This display uses the colorful foliage of Primo® 'Black Pearl' coral bells as an anchor to showcase white pumpkins, gourds and dried hydrangeas, creating an elegant tableau. Get creative! There are so many directions you can go with this kind of display. Look for ways to incorporate some of your favorite natural materials like cut stems, dried flowers and gourds in your indoor arrangements and tablescapes. Adding things like candles, a favorite book or beloved keepsakes could make the setting meaningful to you and your family.
Front Window Houseplants
If you have a bright window, showcase your favorite houseplants on an interesting accent table accented with items repurposed from other areas of your house to create an indoor paradise for the wintertime. A lush houseplant display will help to chase the winter blues away. By adding seating of some kind near your collection of indoor plants, you'll be able to enjoy these mood-lifters up close. A comfy chair and a favorite book seems just about right. Learn more about how to create a botanical retreat at home.
Dress Up Your Indoor Containers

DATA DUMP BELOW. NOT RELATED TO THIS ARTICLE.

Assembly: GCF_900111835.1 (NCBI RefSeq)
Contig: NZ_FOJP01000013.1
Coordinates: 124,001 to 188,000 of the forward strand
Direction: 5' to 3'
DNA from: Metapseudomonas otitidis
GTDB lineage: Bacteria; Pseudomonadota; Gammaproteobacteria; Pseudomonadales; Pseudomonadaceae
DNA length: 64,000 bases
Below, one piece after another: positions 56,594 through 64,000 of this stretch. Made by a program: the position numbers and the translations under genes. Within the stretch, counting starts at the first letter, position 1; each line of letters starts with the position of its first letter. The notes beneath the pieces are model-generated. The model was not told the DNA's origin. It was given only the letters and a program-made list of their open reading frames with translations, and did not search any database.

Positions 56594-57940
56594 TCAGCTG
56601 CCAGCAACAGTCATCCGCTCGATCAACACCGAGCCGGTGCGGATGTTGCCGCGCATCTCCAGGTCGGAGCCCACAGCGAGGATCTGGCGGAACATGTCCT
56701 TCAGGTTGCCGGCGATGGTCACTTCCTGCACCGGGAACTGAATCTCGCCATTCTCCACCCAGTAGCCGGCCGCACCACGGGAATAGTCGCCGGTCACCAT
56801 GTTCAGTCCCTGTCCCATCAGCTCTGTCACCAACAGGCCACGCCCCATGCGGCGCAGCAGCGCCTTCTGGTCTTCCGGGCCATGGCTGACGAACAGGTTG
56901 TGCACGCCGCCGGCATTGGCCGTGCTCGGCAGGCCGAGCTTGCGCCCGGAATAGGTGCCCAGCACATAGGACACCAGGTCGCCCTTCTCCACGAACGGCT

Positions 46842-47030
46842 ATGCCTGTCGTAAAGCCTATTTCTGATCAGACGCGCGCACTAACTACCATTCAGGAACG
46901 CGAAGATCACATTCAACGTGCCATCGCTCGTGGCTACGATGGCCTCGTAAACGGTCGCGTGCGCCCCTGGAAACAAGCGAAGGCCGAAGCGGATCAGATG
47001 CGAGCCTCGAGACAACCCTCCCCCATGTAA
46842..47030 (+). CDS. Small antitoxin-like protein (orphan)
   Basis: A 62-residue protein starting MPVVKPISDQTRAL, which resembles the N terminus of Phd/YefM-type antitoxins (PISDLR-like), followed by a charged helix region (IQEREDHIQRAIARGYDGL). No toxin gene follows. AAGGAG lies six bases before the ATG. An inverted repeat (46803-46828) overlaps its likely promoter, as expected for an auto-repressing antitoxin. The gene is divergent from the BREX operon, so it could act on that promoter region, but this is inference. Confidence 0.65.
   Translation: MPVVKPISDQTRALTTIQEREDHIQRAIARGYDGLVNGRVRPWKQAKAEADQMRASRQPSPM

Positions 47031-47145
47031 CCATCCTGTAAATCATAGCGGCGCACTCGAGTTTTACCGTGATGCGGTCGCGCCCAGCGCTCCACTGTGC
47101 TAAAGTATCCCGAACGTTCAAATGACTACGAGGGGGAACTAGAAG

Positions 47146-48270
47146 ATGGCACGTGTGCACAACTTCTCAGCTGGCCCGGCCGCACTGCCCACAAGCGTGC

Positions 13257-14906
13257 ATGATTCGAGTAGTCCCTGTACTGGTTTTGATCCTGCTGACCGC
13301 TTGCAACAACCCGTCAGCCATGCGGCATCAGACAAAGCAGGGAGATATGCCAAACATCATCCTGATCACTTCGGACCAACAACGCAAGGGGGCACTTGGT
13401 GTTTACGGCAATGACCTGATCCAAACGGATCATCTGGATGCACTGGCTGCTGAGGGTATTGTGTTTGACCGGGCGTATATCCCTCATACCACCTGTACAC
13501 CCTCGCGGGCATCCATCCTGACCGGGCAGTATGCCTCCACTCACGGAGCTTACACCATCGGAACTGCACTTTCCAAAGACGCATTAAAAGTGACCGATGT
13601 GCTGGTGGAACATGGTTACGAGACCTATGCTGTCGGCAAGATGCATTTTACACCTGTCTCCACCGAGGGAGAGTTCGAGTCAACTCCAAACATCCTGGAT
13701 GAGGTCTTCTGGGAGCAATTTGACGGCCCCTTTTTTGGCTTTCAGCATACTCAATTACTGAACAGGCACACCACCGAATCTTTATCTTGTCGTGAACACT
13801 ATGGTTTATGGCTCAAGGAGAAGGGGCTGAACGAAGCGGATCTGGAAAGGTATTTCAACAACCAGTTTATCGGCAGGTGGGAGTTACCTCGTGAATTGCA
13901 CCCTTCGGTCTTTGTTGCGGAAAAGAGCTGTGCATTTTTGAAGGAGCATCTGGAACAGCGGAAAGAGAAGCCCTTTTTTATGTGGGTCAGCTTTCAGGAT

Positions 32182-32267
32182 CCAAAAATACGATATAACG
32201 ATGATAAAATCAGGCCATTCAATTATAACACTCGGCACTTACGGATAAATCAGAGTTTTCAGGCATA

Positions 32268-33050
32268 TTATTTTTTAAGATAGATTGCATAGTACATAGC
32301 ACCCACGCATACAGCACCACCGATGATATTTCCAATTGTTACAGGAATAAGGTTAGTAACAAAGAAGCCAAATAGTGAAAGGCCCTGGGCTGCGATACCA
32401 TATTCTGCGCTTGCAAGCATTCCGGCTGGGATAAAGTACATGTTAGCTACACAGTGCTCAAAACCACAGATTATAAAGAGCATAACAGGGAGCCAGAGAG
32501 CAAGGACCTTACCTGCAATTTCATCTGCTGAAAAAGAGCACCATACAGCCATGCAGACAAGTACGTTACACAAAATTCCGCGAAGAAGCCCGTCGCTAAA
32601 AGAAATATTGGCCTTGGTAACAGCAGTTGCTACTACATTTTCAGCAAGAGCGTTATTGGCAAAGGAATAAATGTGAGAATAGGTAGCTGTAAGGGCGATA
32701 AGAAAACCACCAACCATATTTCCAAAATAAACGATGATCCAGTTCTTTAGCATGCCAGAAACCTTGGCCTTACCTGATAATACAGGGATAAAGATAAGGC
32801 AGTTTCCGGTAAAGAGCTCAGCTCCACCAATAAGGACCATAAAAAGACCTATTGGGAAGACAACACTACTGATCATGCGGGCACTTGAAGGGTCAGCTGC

Laura of Garden Answer used a simple packet of gold leaf sheets from a craft store to dress up these plain terra cotta containers which show off her petite houseplants. To keep your costs down on this DIY project, use small pots similar in size to the gold leaf you select. Grouping them all together on a tray creates an interesting collection and makes it easy to move them around your house to try different growing conditions.
This simply elegant mantlescape and hearthside scene uses all natural materials harvested from the garden or picked up from a garden center. Red twig dogwood stems, evergreen Arborvitae boughs, and dried panicle and smooth hydrangeas rest atop the mantle and fill the vase next to the fireplace (be sure to keep a safe distance.) Ivory poinsettias fill in the rest of the space with their snowy blooms. Red or rose-colored poinsettias could be used instead if that's more your style.
"Kokedama" is a centuries-old Japanese form of bonsai. ‘Koke’ means ‘moss,’ and ‘dama’ means ‘ball. So, moss ball. Instead of using a container, the soil and plant are held by this moss ball. See how to make them here. To water, simply soak the ball in the sink when it is dry. Kokedama balls are fun projects to make as gifts for family or your plant-loving friends, or to display around your own home all year long.